And in fact, the more the first-year wide receiver is around Jaguars Head Coach Gus Bradley and General Manager David Caldwell, the more he likes what he hears .
That’s because Brown is used to competition, and taking advantage of opportunity.
So, what’s going on around the Jaguars this offseason . . .
Well, as Brown sees it, what’s not to like?
“When they talked about open competition, that’s everything anyone could want to hear,” Brown said this week as the Jaguars prepared for 2013 organized team activities, which begin Monday at the Florida Blue Health and Wellness Practice Fields outside EverBank Field.
It’s not like Brown hasn’t been through competition before. This is a guy used to finding his way without preexisting advantages.
Brown, who played quarterback his final two years at Liberty University, joined the Jaguars last offseason after the 2012 NFL Draft not as a draft selection and not even as an undrafted free agent, but as a tryout player in rookie minicamp. It’s hard to start with fewer advantages than that, but Brown signed to the 90-man roster shortly after and played well enough in training camp and preseason to spend 15 weeks on the team’s practice squad.
He then spent the final two regular-season games on the roster, starting in the final game of the regular season at Tennessee.
Then, Jaguars General Manager Gene Smith was fired, and Head Coach Mike Mularkey was, too. The Jaguars then hired Caldwell and Bradley, and Brown in a very real sense had to start over again.
“When I first heard about the new regime, my mindset was, ‘It’s just like a tryout all over again,’’’ he said. “Last year, I had to prove myself. It’s very similar.”
One thing that wasn’t new was his position coach, Jerry Sullivan, a 21-year NFL veteran and one of the league’s most-respected receivers coaches. Brown said when he first arrived at the Jaguars last season his route-running was so raw and so bad that these days, he doesn’t even watch video of himself last offseason.
“I don’t want to see that mess,” he said, laughing.
With Sullivan’s help, and working against veteran corners Aaron Ross and Derek Cox, Brown said he improved in that area. He said he’s quicker in and out of routes, more precise, and overall sees things quicker than he did a year ago.
“He has a standard and his standard is really high,” Brown said of Sullivan. “It pushes you as a receiver to live up to that standard. If not, you feel like you’re falling behind everybody else.”
Brown said that as Sullivan pushes, the receivers push each other, too. He and Shorts worked out together in Atlanta and Jacksonville this offseason, and it is Shorts who he said has inspired him this offseason. Shorts this time last year was coming off a two-reception rookie year, and was behind Laurent Robinson, Mike Thomas, Lee Evans and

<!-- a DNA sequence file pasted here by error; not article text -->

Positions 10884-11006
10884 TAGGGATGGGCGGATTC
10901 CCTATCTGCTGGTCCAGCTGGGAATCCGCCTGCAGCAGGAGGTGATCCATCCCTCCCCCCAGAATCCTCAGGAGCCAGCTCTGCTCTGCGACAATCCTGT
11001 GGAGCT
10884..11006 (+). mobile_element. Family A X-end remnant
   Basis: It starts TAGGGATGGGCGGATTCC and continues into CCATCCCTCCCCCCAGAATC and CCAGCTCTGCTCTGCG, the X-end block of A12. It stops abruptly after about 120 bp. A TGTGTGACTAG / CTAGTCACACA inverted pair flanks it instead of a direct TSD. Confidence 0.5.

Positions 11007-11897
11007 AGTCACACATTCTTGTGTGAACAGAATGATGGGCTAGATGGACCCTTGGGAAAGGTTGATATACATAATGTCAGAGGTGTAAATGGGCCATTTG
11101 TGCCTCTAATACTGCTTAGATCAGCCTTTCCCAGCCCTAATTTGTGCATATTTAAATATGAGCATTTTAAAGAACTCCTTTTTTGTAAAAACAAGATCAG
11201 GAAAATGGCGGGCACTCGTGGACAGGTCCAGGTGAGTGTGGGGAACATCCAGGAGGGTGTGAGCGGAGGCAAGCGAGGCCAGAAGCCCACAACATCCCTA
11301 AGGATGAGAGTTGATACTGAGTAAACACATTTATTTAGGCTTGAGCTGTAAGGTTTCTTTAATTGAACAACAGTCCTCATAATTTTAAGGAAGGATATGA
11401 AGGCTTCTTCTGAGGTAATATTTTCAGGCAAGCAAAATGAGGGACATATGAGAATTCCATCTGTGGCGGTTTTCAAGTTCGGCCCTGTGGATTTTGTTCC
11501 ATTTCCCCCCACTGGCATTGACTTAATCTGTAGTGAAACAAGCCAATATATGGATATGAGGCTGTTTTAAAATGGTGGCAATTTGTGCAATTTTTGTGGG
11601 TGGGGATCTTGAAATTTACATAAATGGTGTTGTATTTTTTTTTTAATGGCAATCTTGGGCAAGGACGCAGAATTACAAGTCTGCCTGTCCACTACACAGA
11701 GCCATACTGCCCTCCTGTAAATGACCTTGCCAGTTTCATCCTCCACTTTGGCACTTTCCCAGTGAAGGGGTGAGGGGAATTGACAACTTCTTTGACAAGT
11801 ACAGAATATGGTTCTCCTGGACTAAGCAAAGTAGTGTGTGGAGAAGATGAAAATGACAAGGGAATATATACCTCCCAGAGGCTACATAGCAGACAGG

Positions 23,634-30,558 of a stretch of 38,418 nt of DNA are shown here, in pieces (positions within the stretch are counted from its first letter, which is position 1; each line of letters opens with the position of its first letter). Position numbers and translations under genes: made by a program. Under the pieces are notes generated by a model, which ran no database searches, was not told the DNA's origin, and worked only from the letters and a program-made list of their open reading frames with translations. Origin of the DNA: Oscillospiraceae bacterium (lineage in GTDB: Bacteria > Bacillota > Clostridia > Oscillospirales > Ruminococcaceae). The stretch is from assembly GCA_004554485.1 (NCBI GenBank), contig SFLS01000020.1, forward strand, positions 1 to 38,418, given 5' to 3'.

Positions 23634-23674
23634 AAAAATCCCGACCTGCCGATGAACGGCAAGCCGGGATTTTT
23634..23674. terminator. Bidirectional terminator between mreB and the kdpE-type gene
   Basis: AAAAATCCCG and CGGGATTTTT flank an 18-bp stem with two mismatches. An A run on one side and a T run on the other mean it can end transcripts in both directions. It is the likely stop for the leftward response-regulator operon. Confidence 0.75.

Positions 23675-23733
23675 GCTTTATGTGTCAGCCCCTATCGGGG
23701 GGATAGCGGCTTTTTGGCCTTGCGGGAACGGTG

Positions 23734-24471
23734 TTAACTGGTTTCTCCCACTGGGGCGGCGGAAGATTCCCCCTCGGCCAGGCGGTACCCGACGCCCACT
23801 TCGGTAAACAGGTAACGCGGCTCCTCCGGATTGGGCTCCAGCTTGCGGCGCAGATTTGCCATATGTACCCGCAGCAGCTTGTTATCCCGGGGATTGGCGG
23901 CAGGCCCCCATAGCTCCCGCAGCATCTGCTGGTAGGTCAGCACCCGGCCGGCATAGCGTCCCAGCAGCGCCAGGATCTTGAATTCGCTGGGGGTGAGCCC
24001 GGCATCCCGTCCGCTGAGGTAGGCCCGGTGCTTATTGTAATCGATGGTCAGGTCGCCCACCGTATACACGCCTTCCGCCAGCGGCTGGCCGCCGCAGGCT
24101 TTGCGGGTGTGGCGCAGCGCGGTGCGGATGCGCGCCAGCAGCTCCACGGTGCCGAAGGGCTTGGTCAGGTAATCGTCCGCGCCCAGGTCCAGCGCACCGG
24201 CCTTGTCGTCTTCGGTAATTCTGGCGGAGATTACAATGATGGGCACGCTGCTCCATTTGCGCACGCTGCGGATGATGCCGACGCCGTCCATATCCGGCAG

“From the time I got here,” Brown said of Shorts, “he told me, ‘Look, it’s a grind. Just keep working hard. We’ll push each other and whatever happens, happens.’ It feels like I’m starting a step further ahead than I was last year. I’m just a lot more comfortable with what I can do and I need to do.”
Brown’s chances of making the roster are unknown. He knows is he no lock. Blackmon and Shorts likely will start once Blackmon has served a four-game suspension, and the team drafted
But around the Jaguars, this offseason is about competition and getting noticed, and Bradley has noticed Brown. The Jaguars last weekend held a three-day rookie minicamp, and because he hadn’t accrued a full season, Brown was eligible to attend. He did, and when the final practice ended Sunday, Bradley said he told Brown to take the following day’s voluntary workout for veterans off, the idea to give his body a break from the daily wear and tear.
“Even though I told him that he said, ‘How about I come in for meetings and I’m there for meetings?”’ Bradley said.
It’s the sort of thing a first-year head coach loves to hear, particularly one looking for players who want to work hard and love football, and although it guarantees nothing, it shows that Brown has a chance.
Which is what anyone wants to hear.
“The only thing I can control is me, what I do, and how good I make myself,” he said. “The business side of it is something players can’t control. You can’t try to play GM or head coach. I try to approach it the exact same as I did last year, which is to come out and compete and get myself better every day, every opportunity I get.
“I just worry about myself and trust that God has a plan for me.”